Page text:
17 A capital letter represents the dominant allele for tall. A lowercase letter represents the recessive allele for short.In this example,T = tallt = short
18 Genotype vs. Phenotype Genotype Phenotype Refers to the two alleles an individual has for a specific traitIf identical, genotype is homozygousIf different, genotype is heterozygousPhenotypeRefers to the physical appearance of the individual
19 Punnett SquaresTable listing possible genotypes resulting from a cross.All possible sperm genotypes are lined up on one sideAll possible egg genotypes are lined up on the other sideEvery possible zygote genotypes are placed within the squares
21 Monohybrid Cross Only looks at one trait. Punnett square contains 4 boxes.Individuals with recessive phenotype always have the homozygous recessive genotypeHowever, individuals with dominant phenotype:May be homozygous dominant, orHeterozygous
22 Monohybrid Test CrossUsed to determine the genotype of an individual showing the dominant phenotype.Cross the organism with the undetermined dominant genotype with an organism with the recessive genotype.
23 Example Test CrossSuppose in humans, tongue- rolling is a dominant trait…we will represent it with a T.We want to find the genotype of a man who can roll is tongue.He could be TT…or Tt.To test this, we would perform a cross between him and an individual who cannot roll their tongue. (tt)
24 Dihybrid CrossPredicts outcomes of a cross looking at 2 traits at the same time.Example: Flower height and color, Hair color and eye color.Punnett Square contains 16 boxes.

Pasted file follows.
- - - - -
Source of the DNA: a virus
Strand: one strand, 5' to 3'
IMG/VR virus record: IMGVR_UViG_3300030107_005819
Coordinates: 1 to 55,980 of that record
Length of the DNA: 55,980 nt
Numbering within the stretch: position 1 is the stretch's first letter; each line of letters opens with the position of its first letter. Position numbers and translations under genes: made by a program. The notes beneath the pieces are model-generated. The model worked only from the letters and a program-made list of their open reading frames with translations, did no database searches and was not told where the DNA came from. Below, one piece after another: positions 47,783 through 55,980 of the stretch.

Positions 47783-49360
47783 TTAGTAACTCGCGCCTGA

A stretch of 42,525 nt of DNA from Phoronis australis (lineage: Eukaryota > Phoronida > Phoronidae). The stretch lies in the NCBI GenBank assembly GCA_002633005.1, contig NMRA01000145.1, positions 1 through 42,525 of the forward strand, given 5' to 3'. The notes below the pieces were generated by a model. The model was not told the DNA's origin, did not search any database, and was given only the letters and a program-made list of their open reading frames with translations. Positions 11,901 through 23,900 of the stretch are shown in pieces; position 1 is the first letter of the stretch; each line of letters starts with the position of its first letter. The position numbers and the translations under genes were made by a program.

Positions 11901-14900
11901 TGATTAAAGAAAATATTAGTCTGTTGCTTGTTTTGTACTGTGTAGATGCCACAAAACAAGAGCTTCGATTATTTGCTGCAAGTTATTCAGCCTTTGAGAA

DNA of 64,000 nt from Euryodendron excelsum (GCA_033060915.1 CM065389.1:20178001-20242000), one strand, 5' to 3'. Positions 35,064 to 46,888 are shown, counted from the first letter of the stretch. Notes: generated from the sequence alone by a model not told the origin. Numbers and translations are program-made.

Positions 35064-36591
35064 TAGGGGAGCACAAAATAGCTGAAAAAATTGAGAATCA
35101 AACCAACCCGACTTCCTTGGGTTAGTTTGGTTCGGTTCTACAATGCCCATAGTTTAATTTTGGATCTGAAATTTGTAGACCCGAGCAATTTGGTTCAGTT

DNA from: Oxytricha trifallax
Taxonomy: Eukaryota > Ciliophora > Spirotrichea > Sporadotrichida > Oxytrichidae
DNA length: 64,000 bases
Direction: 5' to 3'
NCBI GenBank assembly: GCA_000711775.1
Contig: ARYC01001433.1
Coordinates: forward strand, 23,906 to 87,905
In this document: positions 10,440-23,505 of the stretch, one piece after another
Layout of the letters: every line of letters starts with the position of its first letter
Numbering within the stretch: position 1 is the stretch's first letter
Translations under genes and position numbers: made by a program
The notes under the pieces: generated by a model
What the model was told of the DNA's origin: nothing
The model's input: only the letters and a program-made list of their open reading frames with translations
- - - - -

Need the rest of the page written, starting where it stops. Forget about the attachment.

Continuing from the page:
25 Law of Independent Assortment Genes for different traits are inherited independently of each other.What does this mean?Things like eye color and hair color are not “linked” or inherited together. Just because you inherit blue eyes from your mom does not mean you will also inherit her blonde hair.
26 ExampleIn pea plants, Round Seeds ( R) are dominant to Wrinkled Seeds (r) and Yellow Seeds (Y) are dominant to green seeds (y)
27 Practice ProblemIn humans, Brown hair (H) is dominant to Blonde hair (h) and Brown eyes (B) are dominant to Blue eyes (b).Create a punnett square crossing parents who are both heterozygous for both traits.
28 Exceptions to Mendel’s Rules Incomplete DominanceCo-DominanceMultiple AllelesPolygenic Traits
29 Incomplete DominanceWhen one allele is not completely dominant over the other.The heterozygous genotype shows a BLEND of the two homozygous phenotypes.
31 Codominance Both alleles contribute to the phenotype. In certain varieties of cows, the allele for a brown coat is codominant with the allele for a white coat.Heterozygous cows look like:
32 Multiple Alleles More than 2 possible alleles exist for a single gene. An individual cannot have more than 2, but there are more than 2 possible alleles that can combine together.I.E. Not just a dominant and a recessive.
33 Example In blood typing, there are 3 alleles: A (IA), B (IB), and O (i).The combination of 2 alleles that each individual person has, determines their blood type.
34 IA IA IA i IB IB IB i IA IB ii Blood Type Genotype Can Receive Blood FromAIA IAIA iA or OBIB IBIB iB or OABIA IBA, B, AB, or OOii
35 Polygenic Traits Traits controlled by more than one gene. Example: Skin Color.